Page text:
The Institutes (14)

Book 1 Chapter 9

In this last chapter in his defense of the inerrancy and authority of Scripture, Calvin turns to what can best be described as the early relativists of his day; those that “seize upon whatever they may have conceived of while snoring” as Calvin puts it. His intent is to show that true knowledge of God cannot be sourced in man’s own mind, but from outside man. Calvin wants to show that the source of authoritative knowledge about God is not another religion, or the whims of man, but Scripture.

… those who, having forsaken Scripture, imagine some way or other of reaching God, ought to be thought of as not so much gripped by error as carried away with frenzy.

These people are not caught in the thrall of error that has permeated their thinking… the issue is that they aren’t thinking. I’m reminded of the severe foolishness found in those who “toke the Ghost”, or in the Word of Faith movement. Just watching TBN (or watching Justin Peter’s excellent apologetic series), I’m struck by how often it simply seems like they pulled their ideas about God out of thin air.

First, Calvin sets out the goal and hope of every true Christian:

Where [God] says, “My Spirit which is in you, and the words that I have put in your mouth, will not depart from your mouth, nor from the mouth of your seed . . . forever”, he does not bind the ancient folk to outward doctrine as if they were learning their ABC’s; rather, he teaches that under the reign of Christ the new church will have this true and complete happiness: to be ruled no less by the voice of God than by the Spirit.

This is where the Christian’s heart is drawn to… not to conjure up new and strange forms of belief and practice, but to the Scriptures, for “he would have us recognize him in his own image, which he has stamped upon the Scriptures.”

Second, He points out that the Holy Spirit and the Scripture are two inseparable parts of His revelation to man. So for someone to claim that “the Holy Spirit told me” without a corresponding appeal to Scripture carries absolutely no authority.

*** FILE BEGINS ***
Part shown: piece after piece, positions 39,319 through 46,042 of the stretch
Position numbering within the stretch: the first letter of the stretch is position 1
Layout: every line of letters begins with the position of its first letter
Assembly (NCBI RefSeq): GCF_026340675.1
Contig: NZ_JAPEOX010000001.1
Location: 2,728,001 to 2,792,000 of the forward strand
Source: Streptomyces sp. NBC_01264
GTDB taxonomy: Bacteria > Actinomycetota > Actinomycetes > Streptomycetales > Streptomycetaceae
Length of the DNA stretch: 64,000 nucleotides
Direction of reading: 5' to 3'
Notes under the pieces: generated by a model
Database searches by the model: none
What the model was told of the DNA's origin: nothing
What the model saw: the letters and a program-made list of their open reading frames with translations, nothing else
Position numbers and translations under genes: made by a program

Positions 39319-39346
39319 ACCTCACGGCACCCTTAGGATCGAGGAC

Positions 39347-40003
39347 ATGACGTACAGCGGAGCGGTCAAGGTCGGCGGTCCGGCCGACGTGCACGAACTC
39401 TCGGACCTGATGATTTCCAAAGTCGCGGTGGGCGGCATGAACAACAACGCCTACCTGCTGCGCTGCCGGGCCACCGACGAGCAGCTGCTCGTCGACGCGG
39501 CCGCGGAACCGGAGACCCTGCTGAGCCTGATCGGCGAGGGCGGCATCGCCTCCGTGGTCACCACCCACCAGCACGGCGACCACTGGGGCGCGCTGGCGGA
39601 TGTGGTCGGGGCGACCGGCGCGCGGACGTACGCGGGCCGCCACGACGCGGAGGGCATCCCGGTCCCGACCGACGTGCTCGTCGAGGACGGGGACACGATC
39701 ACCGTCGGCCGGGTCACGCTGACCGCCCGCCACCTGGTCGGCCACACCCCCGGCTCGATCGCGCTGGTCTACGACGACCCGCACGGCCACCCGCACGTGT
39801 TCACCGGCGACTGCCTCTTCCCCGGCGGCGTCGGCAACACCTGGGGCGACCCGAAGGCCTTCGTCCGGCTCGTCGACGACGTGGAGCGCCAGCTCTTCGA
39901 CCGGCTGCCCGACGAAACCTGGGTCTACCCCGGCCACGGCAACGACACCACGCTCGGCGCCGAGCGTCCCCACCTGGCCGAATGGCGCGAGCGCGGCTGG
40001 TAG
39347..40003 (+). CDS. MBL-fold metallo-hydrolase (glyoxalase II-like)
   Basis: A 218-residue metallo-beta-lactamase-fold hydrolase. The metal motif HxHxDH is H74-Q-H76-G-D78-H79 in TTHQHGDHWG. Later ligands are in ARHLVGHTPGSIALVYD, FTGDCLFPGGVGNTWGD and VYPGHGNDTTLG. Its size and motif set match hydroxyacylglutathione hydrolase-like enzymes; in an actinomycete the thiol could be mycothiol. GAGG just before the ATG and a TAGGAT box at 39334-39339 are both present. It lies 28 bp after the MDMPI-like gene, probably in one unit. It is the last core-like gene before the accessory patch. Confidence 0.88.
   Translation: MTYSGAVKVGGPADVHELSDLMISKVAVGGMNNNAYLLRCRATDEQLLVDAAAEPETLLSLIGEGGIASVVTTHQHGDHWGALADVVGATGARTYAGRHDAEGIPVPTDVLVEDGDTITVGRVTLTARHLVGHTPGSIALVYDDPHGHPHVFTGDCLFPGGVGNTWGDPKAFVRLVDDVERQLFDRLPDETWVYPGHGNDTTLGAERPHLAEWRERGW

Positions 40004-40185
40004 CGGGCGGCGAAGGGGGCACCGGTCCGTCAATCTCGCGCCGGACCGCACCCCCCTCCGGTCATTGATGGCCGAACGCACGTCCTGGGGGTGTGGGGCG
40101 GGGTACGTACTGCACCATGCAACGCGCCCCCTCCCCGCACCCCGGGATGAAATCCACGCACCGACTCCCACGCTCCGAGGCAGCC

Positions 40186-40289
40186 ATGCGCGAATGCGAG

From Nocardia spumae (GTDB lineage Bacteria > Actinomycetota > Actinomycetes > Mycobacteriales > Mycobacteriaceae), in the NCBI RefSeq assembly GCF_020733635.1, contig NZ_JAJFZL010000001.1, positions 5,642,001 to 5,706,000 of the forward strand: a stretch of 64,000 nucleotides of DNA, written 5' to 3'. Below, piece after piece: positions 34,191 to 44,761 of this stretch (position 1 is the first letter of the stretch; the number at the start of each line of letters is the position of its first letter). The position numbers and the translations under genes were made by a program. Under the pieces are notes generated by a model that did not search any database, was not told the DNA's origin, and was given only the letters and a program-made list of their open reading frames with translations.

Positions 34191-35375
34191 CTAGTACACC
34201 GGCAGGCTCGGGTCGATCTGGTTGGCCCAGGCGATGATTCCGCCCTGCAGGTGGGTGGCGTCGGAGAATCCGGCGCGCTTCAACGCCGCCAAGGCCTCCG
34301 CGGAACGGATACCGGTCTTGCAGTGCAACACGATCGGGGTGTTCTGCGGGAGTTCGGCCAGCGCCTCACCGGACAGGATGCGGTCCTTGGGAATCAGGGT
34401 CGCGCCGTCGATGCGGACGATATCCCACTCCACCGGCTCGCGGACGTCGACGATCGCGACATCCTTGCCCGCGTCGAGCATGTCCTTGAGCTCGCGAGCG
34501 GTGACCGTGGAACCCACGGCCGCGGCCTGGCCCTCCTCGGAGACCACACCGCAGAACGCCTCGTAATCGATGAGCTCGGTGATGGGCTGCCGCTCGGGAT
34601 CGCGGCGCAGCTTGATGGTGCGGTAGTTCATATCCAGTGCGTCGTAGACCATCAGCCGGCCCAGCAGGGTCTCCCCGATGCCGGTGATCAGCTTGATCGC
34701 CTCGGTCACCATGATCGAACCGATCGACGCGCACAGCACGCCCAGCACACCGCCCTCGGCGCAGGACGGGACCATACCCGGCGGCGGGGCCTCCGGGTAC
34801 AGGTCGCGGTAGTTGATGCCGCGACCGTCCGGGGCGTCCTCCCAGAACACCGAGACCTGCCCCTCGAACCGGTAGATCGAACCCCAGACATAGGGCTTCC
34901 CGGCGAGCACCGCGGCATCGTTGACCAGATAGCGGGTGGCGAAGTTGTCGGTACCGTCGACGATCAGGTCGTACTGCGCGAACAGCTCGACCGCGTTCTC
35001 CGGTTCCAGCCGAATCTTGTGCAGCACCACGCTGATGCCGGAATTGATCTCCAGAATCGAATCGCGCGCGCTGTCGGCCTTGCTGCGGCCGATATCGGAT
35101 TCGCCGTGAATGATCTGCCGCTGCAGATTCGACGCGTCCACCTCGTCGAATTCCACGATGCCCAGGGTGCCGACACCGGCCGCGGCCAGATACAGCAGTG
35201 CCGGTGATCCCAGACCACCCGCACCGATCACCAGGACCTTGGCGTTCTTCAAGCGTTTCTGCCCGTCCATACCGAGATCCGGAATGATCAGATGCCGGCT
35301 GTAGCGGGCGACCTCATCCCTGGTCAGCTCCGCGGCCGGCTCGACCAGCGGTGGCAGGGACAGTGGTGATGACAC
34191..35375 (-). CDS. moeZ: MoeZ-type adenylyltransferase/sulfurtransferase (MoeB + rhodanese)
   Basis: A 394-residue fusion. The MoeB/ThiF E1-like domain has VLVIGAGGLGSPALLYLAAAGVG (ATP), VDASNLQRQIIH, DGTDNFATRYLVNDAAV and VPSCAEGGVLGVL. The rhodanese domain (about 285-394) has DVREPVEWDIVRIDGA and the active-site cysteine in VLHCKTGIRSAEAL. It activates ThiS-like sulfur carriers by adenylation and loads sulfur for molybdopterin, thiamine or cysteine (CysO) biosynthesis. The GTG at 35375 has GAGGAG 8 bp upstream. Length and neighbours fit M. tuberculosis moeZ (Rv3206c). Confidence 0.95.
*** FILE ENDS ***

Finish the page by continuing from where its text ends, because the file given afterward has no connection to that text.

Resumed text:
For by a kind of mutual bond the Lord has joined together the certainty of his Word and of his Spirit so that the perfect religion of the Word may abide in our minds when the Spirit, who causes us to contemplate God’s face, shines; and that we in turn may embrace the Spirit with no fear of being deceived wjem we recognize him in his own image, namely, in the Word. So indeed it is. God did not bring forth his Word among men for the sake of a momentary display, intending at the coming of his Spirit to abolish it. Rather, he sent down the same Spirit by whose power he had dispensed the Word, to complete his work by the efficacious confirmation of the Word.

The Christian life is a blood-bought, Spirit-filled and interpreted, God-centered journey with Scripture as the perfect guide. This is why Christians have always looked to the Bible, and those who today wish to call themselves followers of Christ without regard to Scripture are only deceiving themselves.

Certainly a far different sobriety befits the children of God, who just as they see themselves, without the Spirit of God, bereft of the whole light of truth, so are not unaware that the Word is the instrument by which the Lord dispenses the illumination of his Spirit to believers. For they know no other Spirit than him who dwelt and spoke in the apostles, and by whose oracles they are continually recalled to the hearing of the Word.

Thank God for giving us Himself in Scripture!

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